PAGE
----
Media release: Follow-up audit of awareness of privacy obligations
Queensland’s Office of the Information Commissioner’s follow-up audit report on Awareness of privacy obligations has been tabled in Parliament on 23 March 2021.
This report details the progress three government agencies have made in implementing the recommendations of OIC’s 2018-19 audit. Our audits have helped agencies entrusted with personal information improve their practices to minimise the risk of harm to the community.
An inadvertent or deliberate disclosure of personal information can have serious consequences for the individual whose privacy has been breached, the agency concerned and the employee.
One risk mitigation strategy agencies can adopt is to train and educate their employees about information privacy and information security obligations and expectations.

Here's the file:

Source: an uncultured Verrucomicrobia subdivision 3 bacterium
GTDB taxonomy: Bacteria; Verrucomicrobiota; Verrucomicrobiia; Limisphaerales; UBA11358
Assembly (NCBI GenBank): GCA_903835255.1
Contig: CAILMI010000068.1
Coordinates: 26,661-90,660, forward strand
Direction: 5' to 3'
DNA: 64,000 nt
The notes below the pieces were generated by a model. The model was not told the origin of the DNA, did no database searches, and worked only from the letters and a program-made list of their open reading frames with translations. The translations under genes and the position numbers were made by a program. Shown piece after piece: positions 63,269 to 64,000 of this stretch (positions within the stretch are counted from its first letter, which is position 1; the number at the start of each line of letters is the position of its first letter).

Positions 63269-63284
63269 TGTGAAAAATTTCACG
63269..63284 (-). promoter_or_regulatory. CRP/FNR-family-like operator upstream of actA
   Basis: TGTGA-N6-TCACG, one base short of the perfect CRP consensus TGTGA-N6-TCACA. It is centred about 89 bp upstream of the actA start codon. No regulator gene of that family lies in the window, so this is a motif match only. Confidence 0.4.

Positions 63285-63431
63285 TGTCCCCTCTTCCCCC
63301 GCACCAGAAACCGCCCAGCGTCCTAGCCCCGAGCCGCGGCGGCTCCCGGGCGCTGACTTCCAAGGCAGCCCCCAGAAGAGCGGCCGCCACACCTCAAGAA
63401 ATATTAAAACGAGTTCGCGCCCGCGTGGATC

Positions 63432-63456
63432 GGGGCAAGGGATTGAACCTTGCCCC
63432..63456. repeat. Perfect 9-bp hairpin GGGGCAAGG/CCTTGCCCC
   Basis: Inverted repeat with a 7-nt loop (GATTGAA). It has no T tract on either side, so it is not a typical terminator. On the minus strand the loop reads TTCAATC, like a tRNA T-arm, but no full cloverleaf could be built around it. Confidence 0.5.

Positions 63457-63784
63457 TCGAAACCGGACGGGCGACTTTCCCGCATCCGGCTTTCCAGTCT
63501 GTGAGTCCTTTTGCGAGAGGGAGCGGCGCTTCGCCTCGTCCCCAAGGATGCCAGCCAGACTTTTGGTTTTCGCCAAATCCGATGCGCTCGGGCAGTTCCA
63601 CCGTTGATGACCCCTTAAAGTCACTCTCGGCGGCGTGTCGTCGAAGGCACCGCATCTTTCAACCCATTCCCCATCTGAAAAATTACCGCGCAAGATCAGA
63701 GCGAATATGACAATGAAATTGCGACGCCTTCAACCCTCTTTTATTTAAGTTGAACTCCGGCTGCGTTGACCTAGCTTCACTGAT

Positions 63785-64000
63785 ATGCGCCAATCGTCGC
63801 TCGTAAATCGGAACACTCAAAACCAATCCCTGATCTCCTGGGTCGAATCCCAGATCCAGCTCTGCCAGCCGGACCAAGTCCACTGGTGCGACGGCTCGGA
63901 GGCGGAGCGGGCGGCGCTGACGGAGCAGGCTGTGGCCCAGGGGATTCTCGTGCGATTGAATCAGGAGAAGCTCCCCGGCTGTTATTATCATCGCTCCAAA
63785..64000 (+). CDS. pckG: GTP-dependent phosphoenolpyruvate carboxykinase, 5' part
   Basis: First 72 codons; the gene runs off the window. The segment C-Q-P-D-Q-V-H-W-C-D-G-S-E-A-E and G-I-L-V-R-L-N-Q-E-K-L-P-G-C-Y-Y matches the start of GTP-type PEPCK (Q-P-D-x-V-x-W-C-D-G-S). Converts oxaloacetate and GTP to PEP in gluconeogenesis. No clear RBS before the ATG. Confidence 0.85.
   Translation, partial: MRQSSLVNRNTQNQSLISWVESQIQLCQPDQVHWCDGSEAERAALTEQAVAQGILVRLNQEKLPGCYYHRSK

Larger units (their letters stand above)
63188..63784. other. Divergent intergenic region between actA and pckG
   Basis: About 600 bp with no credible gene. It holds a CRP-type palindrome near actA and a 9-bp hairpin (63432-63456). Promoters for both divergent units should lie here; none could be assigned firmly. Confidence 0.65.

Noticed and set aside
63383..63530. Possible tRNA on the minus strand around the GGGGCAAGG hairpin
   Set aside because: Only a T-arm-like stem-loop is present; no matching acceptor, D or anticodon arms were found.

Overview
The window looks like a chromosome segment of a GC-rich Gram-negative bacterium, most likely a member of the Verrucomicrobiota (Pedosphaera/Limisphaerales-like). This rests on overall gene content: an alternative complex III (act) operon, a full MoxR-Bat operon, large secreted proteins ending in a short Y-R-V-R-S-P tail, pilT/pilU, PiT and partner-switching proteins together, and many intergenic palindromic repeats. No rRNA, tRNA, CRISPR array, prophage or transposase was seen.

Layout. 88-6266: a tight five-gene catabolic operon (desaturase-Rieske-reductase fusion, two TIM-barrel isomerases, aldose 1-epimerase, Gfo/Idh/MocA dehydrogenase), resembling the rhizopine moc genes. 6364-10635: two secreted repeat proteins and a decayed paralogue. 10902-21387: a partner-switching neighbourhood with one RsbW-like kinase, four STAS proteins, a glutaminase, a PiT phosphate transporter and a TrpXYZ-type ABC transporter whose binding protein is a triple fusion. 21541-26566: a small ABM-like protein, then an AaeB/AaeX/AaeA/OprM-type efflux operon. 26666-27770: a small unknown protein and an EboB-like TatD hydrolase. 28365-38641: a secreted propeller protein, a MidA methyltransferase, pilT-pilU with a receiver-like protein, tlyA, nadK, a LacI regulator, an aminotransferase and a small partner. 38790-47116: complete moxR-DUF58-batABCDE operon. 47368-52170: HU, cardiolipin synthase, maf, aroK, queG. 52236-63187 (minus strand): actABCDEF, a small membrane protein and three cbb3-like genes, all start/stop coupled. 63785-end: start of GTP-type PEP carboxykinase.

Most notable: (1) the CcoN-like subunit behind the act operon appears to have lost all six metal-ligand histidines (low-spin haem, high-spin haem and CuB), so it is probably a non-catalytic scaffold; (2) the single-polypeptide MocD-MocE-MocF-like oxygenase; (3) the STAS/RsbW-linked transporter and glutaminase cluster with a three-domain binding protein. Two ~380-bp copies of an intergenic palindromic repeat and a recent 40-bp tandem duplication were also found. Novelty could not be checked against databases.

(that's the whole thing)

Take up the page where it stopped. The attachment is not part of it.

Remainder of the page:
Queensland Information Commissioner Rachael Rangihaeata said, “By implementing all recommendations, the agencies have improved the effectiveness of their training and education. This will help mitigate information privacy and security risk.”
The three agencies now mandate periodic refresher training and have set up systems and processes to monitor and report on completed training. They have also updated their training material to better reflect policies and procedures and include practical scenarios.
“Ensuring government employees have appropriate education and training is critical, and a relatively simple risk management strategy for agencies. Human error is still a key factor in privacy breaches and security risks that can have serious consequences for everyone involved,” Ms Rangihaeata said.
The Information Commissioner reminds other Queensland government agencies to assess their own progress in implementing the four recommendations to all agencies in the 2018-19 report, and take appropriate action to protect the community from harm.
Steve Haigh, Manager Training and Stakeholder Relations